Bruce gets his groove back.
Whaddaya supposed to do when you only fall in love with souls?
Karen handed me a list of internists and commanded, “Pick one!”
Nine years ago, the frailty of human life put Karen on a mission. I glanced at the sheet and pointed, “Okay, how about Dr. Kathy Minter?”
I discovered that Doctor Minter practiced more than medicine; she practiced yoga. Even better, Dr. Minter didn’t force statins on me despite my genetic predisposition. “You have a 17 percent chance of a cardiac event in the next ten years,” she warned. “With statins, it goes down to 15 percent.”
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“Some people like those odds,” she explained.
Flash forward to my annual physical this week. I was thrilled, but not thinking straight, when she announced, “You have the BMI of a twenty-year-old.”
A swirl of acronyms raced through my brain —
— BMI, the music licensing company, BMX, BMW, the Subway BMT sandwich? Somehow, I landed on “Boyhood Mating Instinct.” It sounds crazy, but that’s my exact current diagnosis.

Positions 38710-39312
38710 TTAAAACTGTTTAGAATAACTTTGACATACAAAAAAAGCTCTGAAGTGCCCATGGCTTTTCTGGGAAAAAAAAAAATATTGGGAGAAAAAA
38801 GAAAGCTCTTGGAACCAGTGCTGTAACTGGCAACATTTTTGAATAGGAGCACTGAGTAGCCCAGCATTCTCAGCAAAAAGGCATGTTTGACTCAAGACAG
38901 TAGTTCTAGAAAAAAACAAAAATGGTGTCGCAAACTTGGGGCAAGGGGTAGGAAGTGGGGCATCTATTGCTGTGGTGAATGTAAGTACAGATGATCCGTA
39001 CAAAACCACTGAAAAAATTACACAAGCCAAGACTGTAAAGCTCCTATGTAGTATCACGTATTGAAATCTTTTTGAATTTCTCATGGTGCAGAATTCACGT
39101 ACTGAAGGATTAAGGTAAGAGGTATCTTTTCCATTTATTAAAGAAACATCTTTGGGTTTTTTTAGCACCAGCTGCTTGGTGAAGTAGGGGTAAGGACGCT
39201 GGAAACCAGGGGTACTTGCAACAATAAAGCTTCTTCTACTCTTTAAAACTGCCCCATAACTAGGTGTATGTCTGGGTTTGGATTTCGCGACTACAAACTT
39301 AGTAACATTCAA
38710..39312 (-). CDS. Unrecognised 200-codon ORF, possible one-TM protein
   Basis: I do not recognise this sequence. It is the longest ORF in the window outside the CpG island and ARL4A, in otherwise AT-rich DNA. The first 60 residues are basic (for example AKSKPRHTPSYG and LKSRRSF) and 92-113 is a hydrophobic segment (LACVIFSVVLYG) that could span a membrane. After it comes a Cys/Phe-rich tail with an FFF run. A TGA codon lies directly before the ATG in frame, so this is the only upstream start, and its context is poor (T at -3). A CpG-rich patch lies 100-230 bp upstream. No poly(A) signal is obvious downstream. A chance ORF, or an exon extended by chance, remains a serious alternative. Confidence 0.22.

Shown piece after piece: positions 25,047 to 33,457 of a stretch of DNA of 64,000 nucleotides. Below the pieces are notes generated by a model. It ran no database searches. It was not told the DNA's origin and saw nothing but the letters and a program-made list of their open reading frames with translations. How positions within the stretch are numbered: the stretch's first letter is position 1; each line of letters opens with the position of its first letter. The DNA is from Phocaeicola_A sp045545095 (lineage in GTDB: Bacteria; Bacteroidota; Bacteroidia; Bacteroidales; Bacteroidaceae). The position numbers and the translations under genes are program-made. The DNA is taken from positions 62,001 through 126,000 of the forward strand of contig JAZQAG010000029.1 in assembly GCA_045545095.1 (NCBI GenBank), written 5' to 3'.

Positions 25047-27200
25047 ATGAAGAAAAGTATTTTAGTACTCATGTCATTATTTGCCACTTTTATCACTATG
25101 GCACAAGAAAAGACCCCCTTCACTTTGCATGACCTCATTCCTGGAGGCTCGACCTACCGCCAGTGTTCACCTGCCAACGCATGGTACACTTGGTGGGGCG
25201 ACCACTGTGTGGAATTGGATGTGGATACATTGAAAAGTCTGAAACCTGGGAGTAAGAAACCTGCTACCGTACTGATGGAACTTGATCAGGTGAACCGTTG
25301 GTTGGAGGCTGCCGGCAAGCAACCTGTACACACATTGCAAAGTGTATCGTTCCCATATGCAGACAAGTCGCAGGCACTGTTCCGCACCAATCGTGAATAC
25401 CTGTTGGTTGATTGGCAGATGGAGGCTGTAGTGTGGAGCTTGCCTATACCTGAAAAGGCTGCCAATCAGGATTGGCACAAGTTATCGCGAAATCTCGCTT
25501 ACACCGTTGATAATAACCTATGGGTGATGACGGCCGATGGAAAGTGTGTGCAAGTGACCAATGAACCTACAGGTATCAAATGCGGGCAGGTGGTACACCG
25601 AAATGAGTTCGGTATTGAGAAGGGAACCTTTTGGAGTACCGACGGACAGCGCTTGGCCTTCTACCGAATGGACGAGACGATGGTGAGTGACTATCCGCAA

(Disclaimer: I received feedback today that my endless inquiry about dating is tiresome. It’s tiresome for me, too. And this being Saturday, when my grief biorhythm sinks [it’s a thing], I’m feeling cranky. This chapter brings up the dating topic. You have been warned.)
When Doctor Minter announced, “You have the BMI of a twenty-year-old,” I felt a charge, some spunk, a little Rick James — “Give it to me baby.”
For a moment, Bruce got his groove back, but honestly, my twenties were closer to CMT — not Country Music Television, but “Confused Mating Tendencies.”